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Robert Towne, Oscar-winning screenwriter of ‘Chinatown,’ died at 89

Robert Towne, a screenwriter whose mastery of dialogue and insightful storytelling helped define the New Hollywood wave in the 1970s that included the Oscar-winning “Chinatown,” and who also built a reputation as a “script doctor” to rescue troubled projects, died July 1 at his home in Los Angeles. He was 89.

His publicist, Carri McClure, confirmed the death but did not cite a specific cause.

With a string of films in the mid-1970s, Mr. Towne emerged as one of the major voices in the New Hollywood genre that borrowed from the traditions of French cinema with tightly focused plots and deep explorations of characters, especially their flaws and contradictions.

The emphasis on intimacy and idiosyncrasies gave rise to a generation of actors such as Jack Nicholson, Bruce Dern, Dustin Hoffman and Diane Keaton, and directors including Steven Spielberg and Peter Bogdanovich. Mr. Towne’s work — often rich in pitch-perfect dialogue and soul-searching vignettes — was ideal for the times.

“A movie, I think, is really only four or five moments between two people; the rest of it exists to give those moments their impact and resonance,” he once said. “The script exists for that. Everything does.”

He received Oscar nominations for best screenwriting in two films directed by Hal Ashby: “The Last Detail” (1973), in which Mr. Towne captures the cussing and rule-breaking of Navy sailors (Nicholson and Otis Young) bringing one of their own (Randy Quaid) to the brig; and “Shampoo” (1975), featuring the flirty and flighty ramblings of an oversexed LA hairdresser played by Warren Beatty, a co-writer on the script.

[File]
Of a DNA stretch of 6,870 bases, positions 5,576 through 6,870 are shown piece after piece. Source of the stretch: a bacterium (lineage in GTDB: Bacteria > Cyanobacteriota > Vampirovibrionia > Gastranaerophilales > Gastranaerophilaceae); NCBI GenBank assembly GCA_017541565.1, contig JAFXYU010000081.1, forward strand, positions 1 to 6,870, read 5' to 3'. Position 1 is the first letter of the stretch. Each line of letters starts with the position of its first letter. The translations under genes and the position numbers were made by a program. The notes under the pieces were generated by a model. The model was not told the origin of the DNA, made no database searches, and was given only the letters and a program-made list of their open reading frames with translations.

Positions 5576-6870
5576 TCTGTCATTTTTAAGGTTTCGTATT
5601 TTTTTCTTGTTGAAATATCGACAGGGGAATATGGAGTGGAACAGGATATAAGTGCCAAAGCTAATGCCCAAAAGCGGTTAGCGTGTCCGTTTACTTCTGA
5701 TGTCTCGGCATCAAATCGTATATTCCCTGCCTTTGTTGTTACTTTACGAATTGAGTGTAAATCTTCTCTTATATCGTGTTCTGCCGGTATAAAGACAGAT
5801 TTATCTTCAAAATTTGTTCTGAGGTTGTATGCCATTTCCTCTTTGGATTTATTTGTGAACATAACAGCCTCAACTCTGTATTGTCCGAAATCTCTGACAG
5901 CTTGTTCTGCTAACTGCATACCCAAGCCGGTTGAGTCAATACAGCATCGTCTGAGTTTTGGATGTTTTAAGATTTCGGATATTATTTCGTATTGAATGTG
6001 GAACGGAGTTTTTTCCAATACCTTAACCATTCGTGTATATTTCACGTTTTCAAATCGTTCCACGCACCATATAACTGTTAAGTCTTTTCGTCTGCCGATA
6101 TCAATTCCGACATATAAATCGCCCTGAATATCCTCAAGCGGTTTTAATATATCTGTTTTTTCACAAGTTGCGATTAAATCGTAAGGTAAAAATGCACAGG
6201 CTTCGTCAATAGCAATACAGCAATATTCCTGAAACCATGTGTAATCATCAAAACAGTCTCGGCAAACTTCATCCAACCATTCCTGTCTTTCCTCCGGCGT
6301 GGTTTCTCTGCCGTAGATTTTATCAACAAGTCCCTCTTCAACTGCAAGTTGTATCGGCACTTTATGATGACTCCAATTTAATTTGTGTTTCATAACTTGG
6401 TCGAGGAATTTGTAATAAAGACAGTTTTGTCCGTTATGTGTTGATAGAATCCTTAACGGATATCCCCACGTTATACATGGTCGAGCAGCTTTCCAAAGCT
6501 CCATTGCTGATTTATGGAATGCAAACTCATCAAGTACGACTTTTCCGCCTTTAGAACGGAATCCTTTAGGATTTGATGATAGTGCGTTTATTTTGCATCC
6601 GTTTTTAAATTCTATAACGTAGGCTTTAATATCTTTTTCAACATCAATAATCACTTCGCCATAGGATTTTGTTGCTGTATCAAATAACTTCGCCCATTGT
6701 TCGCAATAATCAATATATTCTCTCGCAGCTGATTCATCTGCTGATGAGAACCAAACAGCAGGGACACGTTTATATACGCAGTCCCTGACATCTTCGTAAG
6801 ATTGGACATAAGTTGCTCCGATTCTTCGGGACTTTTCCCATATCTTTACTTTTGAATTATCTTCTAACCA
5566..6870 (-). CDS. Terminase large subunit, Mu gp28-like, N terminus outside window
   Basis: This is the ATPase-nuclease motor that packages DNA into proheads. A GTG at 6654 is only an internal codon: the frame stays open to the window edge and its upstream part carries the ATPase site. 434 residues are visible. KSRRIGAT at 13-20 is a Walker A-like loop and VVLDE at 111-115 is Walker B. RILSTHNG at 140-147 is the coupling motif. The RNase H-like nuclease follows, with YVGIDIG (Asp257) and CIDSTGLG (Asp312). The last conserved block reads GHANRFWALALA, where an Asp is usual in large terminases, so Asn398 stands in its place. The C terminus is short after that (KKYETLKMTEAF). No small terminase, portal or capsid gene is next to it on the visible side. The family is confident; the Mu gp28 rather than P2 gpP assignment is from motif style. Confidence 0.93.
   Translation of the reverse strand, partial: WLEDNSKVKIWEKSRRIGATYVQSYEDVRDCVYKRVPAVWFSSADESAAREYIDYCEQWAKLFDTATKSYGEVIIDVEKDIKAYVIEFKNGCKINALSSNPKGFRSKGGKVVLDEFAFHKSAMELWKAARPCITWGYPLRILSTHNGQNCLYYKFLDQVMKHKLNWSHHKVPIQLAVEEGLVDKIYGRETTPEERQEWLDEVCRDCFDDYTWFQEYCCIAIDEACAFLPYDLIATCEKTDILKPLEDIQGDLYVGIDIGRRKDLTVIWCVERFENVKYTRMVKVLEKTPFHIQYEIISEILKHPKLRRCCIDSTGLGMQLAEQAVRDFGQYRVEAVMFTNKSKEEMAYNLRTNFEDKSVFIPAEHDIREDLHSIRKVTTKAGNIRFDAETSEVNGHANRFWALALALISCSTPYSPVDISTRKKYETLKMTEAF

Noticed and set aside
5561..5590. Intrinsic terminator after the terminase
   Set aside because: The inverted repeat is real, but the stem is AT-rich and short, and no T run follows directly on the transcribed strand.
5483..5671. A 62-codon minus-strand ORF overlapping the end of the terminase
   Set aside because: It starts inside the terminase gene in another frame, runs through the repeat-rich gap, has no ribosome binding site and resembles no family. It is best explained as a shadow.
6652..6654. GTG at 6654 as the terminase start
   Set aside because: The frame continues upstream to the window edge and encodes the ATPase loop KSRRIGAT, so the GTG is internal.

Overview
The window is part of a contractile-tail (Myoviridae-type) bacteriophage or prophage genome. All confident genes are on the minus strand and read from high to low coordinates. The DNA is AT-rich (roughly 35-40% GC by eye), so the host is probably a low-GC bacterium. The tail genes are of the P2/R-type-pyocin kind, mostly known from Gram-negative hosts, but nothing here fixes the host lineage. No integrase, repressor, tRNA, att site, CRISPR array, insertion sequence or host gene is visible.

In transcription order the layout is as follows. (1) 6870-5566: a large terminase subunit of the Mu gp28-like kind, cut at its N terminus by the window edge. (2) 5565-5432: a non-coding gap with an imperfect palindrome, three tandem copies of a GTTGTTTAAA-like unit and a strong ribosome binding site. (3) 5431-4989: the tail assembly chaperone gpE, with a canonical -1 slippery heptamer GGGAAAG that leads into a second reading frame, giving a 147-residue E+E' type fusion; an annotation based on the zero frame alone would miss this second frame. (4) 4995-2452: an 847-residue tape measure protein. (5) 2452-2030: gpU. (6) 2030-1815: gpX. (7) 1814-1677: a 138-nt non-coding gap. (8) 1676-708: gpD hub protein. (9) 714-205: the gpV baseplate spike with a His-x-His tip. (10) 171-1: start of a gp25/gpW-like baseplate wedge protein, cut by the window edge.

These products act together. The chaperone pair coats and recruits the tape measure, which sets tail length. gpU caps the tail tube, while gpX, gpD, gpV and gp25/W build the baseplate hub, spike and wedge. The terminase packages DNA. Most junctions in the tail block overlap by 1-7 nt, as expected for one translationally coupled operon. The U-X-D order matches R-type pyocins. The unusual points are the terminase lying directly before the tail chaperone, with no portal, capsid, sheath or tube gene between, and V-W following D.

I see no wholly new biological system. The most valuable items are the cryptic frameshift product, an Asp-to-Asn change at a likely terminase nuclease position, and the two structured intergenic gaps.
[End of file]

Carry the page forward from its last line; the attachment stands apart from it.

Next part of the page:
In between came Mr. Towne’s Academy Award in 1974 for director Roman Polanski’s “Chinatown,” a parable of greed and corruption set in Depression-era Los Angeles starring Nicholson as a private eye, J.J. “Jake” Gittes. The story involves a scheme to control the city’s water supply — with the water commissioner killed in the process.

A dark subplot takes shape as Gittes discovers that the commissioner’s wife, Evelyn Mulwray (Faye Dunaway), was raped by her father (played by John Huston) and gave birth to a daughter. In the final scene, Evelyn is fatally shot and her father takes the girl. Gittes watches helplessly.

“Forget it, Jake,” he is told by his partner Lawrence Walsh (Joe Mantell), “it’s Chinatown.” The line became enshrined in filmmaking lore as pithy commentary on fate and indifference. Mr. Towne described “Chinatown” as an allusion to a “state of mind,” like his native Los Angeles, in which nothing is as it seems.

“It’s a city that’s so illusory,” he told the Associated Press in a 2006 interview. “It’s the westernmost west of America. It’s a sort of place of last resort. It’s a place where, in a word, people go to make their dreams come true. And they’re forever disappointed.”

Yet the pitiless ending in “Chinatown” was not in Mr. Towne’s original script. He had Evelyn killing her father to bring some justice. Polanski pushed for a rewrite. Evelyn, he suggested, should be killed — which some film historians interpreted as echoing the pain Polanski endured after his pregnant wife, actress Sharon Tate, was among those murdered by followers of cult leader Charles Manson in 1969.

Polanski and Mr. Towne haggled over the screenplay for two months. (In the 2020 book “The Big Goodbye: ‘Chinatown’ and the Last Years of Hollywood,” author Sam Wasson asserted that Towne was helped by ghostwriter Edward Taylor, a former college roommate. The claim has never been substantiated.)

In the end, Polanski had the finale to “Chinatown” he wanted. “We fought every day,” Mr. Towne recalled, “over everything.”

Directors knew that Mr. Towne’s talent came with baggage. He sailed past deadlines and could fiercely resist proposed changes and edits, even though that was often necessary. He was known for turning in scripts twice the length of the normal 125-page range for a feature film. The original “Chinatown” script was 180 pages, Wasson wrote in “The Big Goodbye.”